22. Scope of interference in the legislative function has been pointed out by the Supreme Court authoritatively in the matter of Sundarjas Kanyalal Bhathija and others v. The Collector, Thane, Maharashtra, following statement of law of the report is relevant as under:-

“23………..It must be noted that the function of the government in establishing a Corporation under the Act is neither executive not administrative. Counsel for the appellants was right in his submission that it is legislative process indeed. No judicial duty is laid on the Government in discharge of the statutory duties. The only question to be examined is whether the statutory provisions have been complied with. It they are complied with, then, the Court could say no more. In the present case the government did publish the proposal by a draft notification and
also considered the representations received. It was only thereafter, a decision was taken to exclude Ulhasnagar for the time being. That decision became final when it was notified under Section 3(2). The Court cannot sit in judgement over such decision. It cannot lay down norms for the exercise of that power. It cannot substitute even “its juster will for theirs”.”

Thus, the scope of interference in the legislative function is extremely limited and only question to be examined while dealing with challenge to the legislative function is whether statutory provisions have been complied with or not.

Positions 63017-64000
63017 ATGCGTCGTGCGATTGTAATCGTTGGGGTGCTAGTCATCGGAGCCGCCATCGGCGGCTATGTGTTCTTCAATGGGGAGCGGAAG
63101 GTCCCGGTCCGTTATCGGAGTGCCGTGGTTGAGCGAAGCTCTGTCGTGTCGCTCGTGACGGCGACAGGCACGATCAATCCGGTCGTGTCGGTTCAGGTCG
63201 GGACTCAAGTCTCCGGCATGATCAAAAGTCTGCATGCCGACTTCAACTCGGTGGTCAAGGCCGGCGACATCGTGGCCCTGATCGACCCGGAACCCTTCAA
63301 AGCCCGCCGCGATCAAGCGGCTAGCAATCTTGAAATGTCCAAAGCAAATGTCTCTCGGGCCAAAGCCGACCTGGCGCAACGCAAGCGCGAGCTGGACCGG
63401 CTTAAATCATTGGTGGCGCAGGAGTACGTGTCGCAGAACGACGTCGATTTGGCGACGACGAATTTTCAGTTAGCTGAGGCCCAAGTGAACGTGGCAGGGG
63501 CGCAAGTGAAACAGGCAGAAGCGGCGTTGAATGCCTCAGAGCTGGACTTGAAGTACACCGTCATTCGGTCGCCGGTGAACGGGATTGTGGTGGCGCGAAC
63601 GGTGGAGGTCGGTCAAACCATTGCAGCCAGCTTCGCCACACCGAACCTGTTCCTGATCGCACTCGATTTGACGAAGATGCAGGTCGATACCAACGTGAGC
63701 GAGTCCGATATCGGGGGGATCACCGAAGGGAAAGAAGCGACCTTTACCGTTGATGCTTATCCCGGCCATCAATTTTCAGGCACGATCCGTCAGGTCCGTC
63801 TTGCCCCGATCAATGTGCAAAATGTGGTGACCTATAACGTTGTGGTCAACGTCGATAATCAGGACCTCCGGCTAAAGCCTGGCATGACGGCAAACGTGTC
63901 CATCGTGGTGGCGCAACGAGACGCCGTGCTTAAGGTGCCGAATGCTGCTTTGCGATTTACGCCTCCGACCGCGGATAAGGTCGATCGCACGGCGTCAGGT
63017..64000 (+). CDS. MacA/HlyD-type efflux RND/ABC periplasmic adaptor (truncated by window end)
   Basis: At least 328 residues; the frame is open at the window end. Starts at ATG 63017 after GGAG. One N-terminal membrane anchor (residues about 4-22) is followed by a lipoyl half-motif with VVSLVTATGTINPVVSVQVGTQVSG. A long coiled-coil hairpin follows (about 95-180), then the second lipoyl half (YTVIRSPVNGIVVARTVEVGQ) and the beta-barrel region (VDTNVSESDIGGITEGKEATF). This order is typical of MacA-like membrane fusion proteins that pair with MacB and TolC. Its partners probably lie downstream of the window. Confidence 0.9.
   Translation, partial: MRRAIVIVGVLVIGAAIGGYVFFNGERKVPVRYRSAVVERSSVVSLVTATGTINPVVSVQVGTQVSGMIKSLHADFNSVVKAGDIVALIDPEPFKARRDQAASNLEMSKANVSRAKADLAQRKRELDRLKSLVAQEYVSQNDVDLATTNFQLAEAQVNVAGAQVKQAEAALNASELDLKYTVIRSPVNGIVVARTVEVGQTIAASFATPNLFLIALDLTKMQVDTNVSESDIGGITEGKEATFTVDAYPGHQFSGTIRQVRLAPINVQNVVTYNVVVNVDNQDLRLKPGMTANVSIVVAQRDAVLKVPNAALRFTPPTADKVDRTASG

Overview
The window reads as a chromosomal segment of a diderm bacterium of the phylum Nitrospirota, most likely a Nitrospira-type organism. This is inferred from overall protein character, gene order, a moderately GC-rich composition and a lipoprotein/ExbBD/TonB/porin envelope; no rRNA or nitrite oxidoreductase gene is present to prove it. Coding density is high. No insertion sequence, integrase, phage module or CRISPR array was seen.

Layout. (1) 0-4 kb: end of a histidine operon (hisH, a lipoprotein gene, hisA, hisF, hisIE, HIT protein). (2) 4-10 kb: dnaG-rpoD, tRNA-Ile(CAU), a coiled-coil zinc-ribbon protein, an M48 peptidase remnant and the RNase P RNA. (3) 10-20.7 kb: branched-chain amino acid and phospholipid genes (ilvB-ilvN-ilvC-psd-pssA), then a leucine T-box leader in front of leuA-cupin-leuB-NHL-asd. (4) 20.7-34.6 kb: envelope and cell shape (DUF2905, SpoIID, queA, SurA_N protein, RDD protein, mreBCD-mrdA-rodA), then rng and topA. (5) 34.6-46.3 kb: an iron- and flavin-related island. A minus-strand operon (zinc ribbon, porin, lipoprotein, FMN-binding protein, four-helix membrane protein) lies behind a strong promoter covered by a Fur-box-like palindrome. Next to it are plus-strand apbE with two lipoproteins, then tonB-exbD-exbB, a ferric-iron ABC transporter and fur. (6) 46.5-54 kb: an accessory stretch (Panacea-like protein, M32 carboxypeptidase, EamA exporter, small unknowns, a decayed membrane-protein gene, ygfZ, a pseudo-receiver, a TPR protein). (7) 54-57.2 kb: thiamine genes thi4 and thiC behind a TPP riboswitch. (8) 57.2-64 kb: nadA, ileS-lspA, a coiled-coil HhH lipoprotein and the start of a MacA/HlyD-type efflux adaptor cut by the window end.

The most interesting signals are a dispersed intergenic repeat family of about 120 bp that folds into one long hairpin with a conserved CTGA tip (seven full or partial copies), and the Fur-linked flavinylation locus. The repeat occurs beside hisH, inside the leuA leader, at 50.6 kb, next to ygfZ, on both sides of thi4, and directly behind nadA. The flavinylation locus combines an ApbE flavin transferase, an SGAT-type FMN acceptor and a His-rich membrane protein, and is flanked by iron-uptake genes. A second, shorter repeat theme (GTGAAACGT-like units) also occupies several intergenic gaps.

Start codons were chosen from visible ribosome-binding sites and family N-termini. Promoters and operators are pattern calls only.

23. The determination of the nature of function exercised by the Registrar under Section 55 of the Act and scope of interference by this Court in legislative function in jurisdiction under Article 226 of the Constitution of India brings me back to the question as to whether the petitioners have made out a case for interference in the order passed by Registrar, Co-operative Society dated 30.08.2013. The petitioner has simply pleaded that the order of the Registrar enhancing the age of superannuation of the co-operative servant from 60 to 62 years making the said enhancement subject to approval of the Board of Directors is illegal. The petitioners have neither pleaded nor established that any statutory provisions have not been complied with or violated by the Registrar while exercising the power under Section 55(1) of the Act of 1960, as held by the Supreme Court in the matter of Sundarjas (Supra). Therefore, the condition imposed by the Registrar making the enhancement of age of superannuation subject to approval of the Board of Directors is in accordance with law and it cannot be held to be illegal merely because it does not suit to the interest of the petitioners.